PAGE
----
In the past 12 months, Haiti already the western hemisphere's economic basket case has suffered an epic earthquake that according to latest estimates killed more than 250,000 people and leveled the country's infrastructure, a cholera epidemic that has claimed thousands more lives and a powder-keg political crisis tied to the fraud-tainted Nov. 28 presidential election.
All the country needed now was the return of a brutal exiled dictator.
This being Haiti, whose chronic tragedy is so often served with a helping of banana-republic bizarreness, that's what it got Sunday afternoon when Jean-Claude "Baby Doc" Duvalier landed in Port-au-Prince for the first time since being thrown out of the country and packed off to France almost 25 years ago. "I came to help my country," the 59-year-old former despot declared as some 2,000 of his supporters met him at the airport. But it's hard to imagine how Duvalier's reappearance, which Haitian officials insist took them by surprise, could do anything more than throw Haiti into even deeper turmoil as it tries to rebuild after last year's disaster.
And what's perhaps even harder to imagine is how the government of French President Nicolas Sarkozy could have allowed Duvalier, who arrived from Paris, to board an Air France flight bound for Haiti under the current circumstances. "For the French to have even permitted [Duvalier] to leave their territory amidst an electoral and cholera crisis here shows they have not much interest in the welfare of the Haitian people," says a high-ranking Haitian government official.
French officials, who technically had no power to stop Duvalier, weren't responding to that question on Sunday night. But Port-au-Prince media were rife with conflicting conspiracy theories all of them focused on last week's election report by the Organization of American States (OAS). It concluded that Jude Célestin, the candidate of Haitian President René Préval's party, actually finished third, not second, in the first-round balloting on Nov. 28, and that Célestin should therefore not be eligible for a runoff vote which, ironically, was originally supposed to have been held Sunday but has been postponed.
The less-than-credible Nov. 28 results, which many if not most Haitians believe the government fixed to eke out a runoff spot for Célestin, were met by violent street protests last month. Even before last week's OAS report, the aloof and unpopular Préval was under ample international pressure, including from the U.S., to recognize the official third-place finisher, Michel Martelly, as the actual runner-up. (He would then face first-place candidate Mirlande Manigat in the runoff.) Last week, France's ambassador to Haiti, Didier Le Bret, was frequently on Haitian radio calling on Préval to respect the OAS recommendation. Préval in turn angrily charged France and the international community with imperialist-style strong-arming.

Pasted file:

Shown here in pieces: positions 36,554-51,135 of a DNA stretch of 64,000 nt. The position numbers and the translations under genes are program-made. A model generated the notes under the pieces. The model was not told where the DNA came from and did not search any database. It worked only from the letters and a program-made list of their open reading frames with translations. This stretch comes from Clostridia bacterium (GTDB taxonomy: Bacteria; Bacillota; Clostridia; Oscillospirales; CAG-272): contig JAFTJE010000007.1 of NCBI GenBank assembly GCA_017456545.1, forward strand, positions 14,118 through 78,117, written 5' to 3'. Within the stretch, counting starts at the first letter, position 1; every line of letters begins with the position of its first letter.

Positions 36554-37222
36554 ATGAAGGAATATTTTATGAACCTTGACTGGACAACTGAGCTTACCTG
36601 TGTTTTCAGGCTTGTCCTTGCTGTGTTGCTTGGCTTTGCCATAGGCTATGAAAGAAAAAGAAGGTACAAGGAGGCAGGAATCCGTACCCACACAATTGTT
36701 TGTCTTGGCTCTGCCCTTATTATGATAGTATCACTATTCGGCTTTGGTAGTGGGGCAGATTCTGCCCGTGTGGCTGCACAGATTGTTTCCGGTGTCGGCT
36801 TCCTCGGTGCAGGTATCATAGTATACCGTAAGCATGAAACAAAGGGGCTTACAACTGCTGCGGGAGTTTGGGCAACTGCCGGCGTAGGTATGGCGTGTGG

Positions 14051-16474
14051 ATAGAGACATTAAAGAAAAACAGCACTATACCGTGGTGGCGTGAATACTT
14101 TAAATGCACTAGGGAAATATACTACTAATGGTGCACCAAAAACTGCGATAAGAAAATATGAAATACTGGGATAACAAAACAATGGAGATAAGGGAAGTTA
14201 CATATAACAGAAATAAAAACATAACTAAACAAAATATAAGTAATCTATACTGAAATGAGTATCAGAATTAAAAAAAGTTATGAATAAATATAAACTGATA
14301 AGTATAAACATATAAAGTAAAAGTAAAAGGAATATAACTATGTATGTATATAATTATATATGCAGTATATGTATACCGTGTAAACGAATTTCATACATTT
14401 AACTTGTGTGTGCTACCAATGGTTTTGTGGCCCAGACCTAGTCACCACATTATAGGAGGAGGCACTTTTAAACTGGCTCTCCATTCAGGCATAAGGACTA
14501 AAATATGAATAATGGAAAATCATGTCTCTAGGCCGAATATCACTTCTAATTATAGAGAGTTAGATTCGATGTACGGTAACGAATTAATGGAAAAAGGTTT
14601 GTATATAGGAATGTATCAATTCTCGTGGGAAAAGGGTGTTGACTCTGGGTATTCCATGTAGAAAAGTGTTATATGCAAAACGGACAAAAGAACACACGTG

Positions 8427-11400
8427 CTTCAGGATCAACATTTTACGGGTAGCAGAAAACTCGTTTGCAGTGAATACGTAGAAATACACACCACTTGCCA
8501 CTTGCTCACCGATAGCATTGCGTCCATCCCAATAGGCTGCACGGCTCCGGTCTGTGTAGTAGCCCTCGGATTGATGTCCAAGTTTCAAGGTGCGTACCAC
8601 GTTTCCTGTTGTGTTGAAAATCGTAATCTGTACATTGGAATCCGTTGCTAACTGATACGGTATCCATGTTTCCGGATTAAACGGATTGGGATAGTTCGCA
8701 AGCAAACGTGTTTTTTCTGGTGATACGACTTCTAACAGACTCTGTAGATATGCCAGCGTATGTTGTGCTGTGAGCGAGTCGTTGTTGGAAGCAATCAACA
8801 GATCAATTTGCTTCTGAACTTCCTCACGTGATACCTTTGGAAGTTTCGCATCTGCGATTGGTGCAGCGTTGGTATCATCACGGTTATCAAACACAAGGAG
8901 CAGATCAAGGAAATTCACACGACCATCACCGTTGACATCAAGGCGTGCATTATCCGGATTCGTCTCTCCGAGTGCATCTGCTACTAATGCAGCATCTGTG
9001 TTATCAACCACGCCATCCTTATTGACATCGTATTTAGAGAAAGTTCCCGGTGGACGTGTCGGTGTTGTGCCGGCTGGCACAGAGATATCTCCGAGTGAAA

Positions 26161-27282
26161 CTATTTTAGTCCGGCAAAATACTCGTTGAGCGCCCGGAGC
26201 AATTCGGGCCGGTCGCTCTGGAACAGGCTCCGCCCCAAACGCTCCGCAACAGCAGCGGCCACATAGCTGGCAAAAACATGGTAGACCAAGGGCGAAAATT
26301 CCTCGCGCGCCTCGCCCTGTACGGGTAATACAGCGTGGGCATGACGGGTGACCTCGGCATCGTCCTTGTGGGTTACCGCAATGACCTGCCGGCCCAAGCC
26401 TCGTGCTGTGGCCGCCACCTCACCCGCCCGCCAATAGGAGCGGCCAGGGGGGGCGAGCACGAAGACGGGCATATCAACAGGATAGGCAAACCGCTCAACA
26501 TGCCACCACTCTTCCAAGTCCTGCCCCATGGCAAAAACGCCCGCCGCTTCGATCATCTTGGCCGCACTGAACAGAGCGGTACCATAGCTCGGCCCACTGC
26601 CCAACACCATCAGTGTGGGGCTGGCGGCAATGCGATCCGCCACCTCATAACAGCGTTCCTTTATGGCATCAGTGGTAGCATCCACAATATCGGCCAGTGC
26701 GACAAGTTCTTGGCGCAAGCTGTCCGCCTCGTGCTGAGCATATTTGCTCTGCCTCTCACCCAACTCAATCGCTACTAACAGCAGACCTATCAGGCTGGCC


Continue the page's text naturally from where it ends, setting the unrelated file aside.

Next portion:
The question now is, Who if anyone in this standoff benefits from the sudden presence of Duvalier? Some Haitian pundits on Sunday said it might be meant to compel Préval to acquiesce to international demands to sacrifice Célestin. But it's hard to believe, even under Sarkozy, that France and the international community would stoop so low diplomatically as to encourage Duvalier to return to Haiti for that purpose. Others suggested that Duvalier's return instead gives Préval leverage by showing the international powers how much more turbulent things can get if they keep messing with the Haitian President. But again, could even Préval be cynical enough to open the door to one of the 20th century's most notorious dictators for that kind of political gain? Either way, sources close to Duvalier told reporters Sunday that he'd entered Haiti on a diplomatic passport but if so, it was unclear which country had issued it to him.
What's worse, this drama could actually send many Haitians, albeit with blinders on, to the side of Duvalier, whose stunning return might make him seem a figure of stability and order amid their country's nightmarish uncertainties. Baby Doc had already announced his desire to return to Haiti in 2004, after the ouster of populist President Jean-Bertrand Aristide (whose supporters may now clamor more loudly for his own return from exile in South Africa). Duvalier even said he wanted to run for President himself in the 2006 elections. But Haitian officials made it clear that if Duvalier did return, he'd face trial on charges of corruption and brutality during his 15-year dictatorship, which had succeeded the even harsher regime of his father, François "Papa Doc" Duvalier, who died in 1971.
Both Papa Doc and Baby Doc ruled through terror, relying on bloodthirsty enforcers like the Tonton Macoutes, and each stole the western hemisphere's poorest nation blind. After Baby Doc and his infamously venal wife, Michèle Bennett, were whisked out of Haiti in February of 1986 on a U.S. Air Force plane amid a seething uprising by Haitians, they settled in the south of France and lived in one of the world's most luxurious exiles. (They divorced in 1993; Duvalier arrived in Port-au-Prince on Sunday with his new wife, Véronique Roy, the granddaughter of a former Haitian President.)
Baby Doc apologized for his government's "errors" in 2004. But despite the welcome he received at the Port-au-Prince airport, Haitian police officials said they were "waiting for instructions from prosecutors" as to whether they should arrest him. After stepping off his Air France flight on Sunday, Duvalier declared, "I am here to see how the situation is." Please. He already knew how bad the situation was. And just as he and his monstrous father did when they ruled Haiti, he's there to make it worse.
With reporting by Jessica Desvarieux / Port-au-Prince